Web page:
All Things Considered
All Things Considered
Tuesday, February 27, 2007

Minnesota Public Radio Stories

  • Rep. Dan Larson and Mayor R.T. RybakMetro sales tax increase proposal aimed at transportation
    Two DFL legislators and a group representing dozens of Twin Cities mayors are backing a sales tax increase to pay for transportation projects in the seven-county metropolitan area. Gov. Pawlenty says he doesn't like the plan.5:20 p.m.
  • DM&E locomotiveNo death knell just yet for DM&E expansion plan
    Now that the federal government has denied a huge loan for the DM&E railroad expansion, is the project dead? DM&E still has federal approval to expand its lines, but no financing. People along the rail line in southern Minnesota and South Dakota are wondering what's yet to come.5:23 p.m.
  • Pull the plugWhich Minnesota college can cut energy use the most?
    More than a dozen Minnesota college campuses have spent this month locked in competition. But we're not talking about sports here. It's a battle over which campus can cut its energy use the most.5:50 p.m.
  • The price we pay to stay plugged in
    Many electronic devices keep using power even when they're not being used. TVs, DVD players, cell phone chargers and garage door openers can add up to 10% of a home's energy use.5:54 p.m.

National Public Radio Stories

  • Sadr City Poses Unique Challenge in Security Push
    The U.S. military says troops arrested 16 militiamen it describes as rogue elements of radical Shiite cleric Muqtada al-Sadr's Mahdi Army. The raid took place in Sadr City, the sprawling Baghdad slum likely to present the most sensitive challenge for U.S. and Iraqi troops.
  • Iraq's New Oil Law May Affect World Markets
    The new oil law that Iraq's Cabinet approved Monday declares that oil revenue will be shared among the provinces or regions based on population, a key concern for Sunnis. But the legislation would also have big implications for oil companies around the world.
  • U.S. Stocks Dive After Chinese Market Rattles
    U.S. stock markets suffer huge losses, in a day that will be remembered for its tremendous volatility. The Dow Jones Industrial Average was down about 300 points at mid-afternoon — then it lost another 200 points in mere minutes. The index closed down 416 points, a slump tied to a nearly 9-percent plunge in the Chinese market.
  • 1997 Redux? Markets Slip After a Slide in Asia
    Today's dramatic tumble in the stock market began with Chinese stock market, which fell almost 9 percent after it had doubled in the past year, says Michael Farr, president of the investment firm Farr, Miller and Washington.
  • Tasers Implicated in Excited Delirium Deaths
    Excited delirium is a controversial diagnosis increasingly used by medical examiners to explain why people die suddenly in police custody. Taser International has used the diagnosis successfully to defend itself in wrongful-death cases in which its stun guns were also used.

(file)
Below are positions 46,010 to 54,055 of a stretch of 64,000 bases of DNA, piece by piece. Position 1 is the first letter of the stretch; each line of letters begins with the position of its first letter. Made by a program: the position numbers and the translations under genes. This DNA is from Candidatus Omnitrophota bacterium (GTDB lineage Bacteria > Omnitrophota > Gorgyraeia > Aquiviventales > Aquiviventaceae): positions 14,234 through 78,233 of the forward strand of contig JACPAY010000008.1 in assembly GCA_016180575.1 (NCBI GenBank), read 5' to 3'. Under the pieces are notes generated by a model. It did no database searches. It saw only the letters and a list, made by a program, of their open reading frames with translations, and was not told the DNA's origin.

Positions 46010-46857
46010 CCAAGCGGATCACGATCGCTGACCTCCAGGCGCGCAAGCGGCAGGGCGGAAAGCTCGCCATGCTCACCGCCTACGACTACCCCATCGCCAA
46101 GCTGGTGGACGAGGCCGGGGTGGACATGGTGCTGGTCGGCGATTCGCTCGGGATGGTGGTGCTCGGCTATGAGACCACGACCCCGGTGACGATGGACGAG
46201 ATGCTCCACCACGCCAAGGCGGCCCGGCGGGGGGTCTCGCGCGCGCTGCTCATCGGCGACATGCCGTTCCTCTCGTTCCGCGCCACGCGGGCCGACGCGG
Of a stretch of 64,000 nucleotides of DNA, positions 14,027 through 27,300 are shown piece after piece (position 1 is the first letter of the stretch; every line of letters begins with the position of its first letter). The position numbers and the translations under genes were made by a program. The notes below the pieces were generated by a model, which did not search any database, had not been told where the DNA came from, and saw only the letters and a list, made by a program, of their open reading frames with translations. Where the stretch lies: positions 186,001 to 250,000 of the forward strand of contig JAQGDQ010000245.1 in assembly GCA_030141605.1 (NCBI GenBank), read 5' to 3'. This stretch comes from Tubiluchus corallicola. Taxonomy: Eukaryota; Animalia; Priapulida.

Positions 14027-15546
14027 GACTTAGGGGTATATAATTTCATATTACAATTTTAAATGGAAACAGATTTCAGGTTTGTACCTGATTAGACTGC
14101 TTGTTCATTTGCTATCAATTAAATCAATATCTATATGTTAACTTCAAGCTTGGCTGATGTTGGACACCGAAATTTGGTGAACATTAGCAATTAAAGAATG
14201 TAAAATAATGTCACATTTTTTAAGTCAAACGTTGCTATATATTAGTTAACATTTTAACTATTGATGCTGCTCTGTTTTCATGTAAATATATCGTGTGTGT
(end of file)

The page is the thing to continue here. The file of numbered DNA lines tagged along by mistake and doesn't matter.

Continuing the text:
• Training Police to Subdue Suspects
    Jason Williams, Defensive Tactics Training Coordinator with the Michigan State Police Department training division, explains how police officers are trained to deal with people in a state of excited delirium.
  • U.S. Spy Chief: Iraq Living Up to Promises, So Far
    U.S. spy chief Mike McConnell says that so far, Iraq's government is living up to its commitment to try to turn around the security situation there. But, McConnell added, there's still a long way to go before Iraqi security forces will be able to control the country. McConnell testified before the Senate Armed Services committee.
  • Lorraine Gordon, Keeper of a Shrine to Jazz
    Lorraine Gordon is the keeper of New York's historic Village Vanguard. Recently, Gordon published a set of memoirs, the recollections of a woman who was married to two famous men of jazz.
  • U.S. Will Talk with Iran, Syria About Iraqi Stability
    The Iraqi government is inviting ambassadors from Iran and Syria to discuss security in Iraq, says Secretary of State Condoleezza Rice. The surprise announcement came as Rice spoke on Capitol Hill with Defense Secretary Robert Gates about new funds for U.S. efforts in Iraq and Afghanistan.
  • U.S. Downplays Attack on Base Where Cheney Slept
    White House spokesman Tony Snow downplays news of an attack on a U.S. military base at Bagram, Afghanistan, where Vice President Dick Cheney had just spent the night. Estimates of the death toll have gone as high as 23; the Taliban calls the attack an attempted assassination.

Program Archive
February 2007
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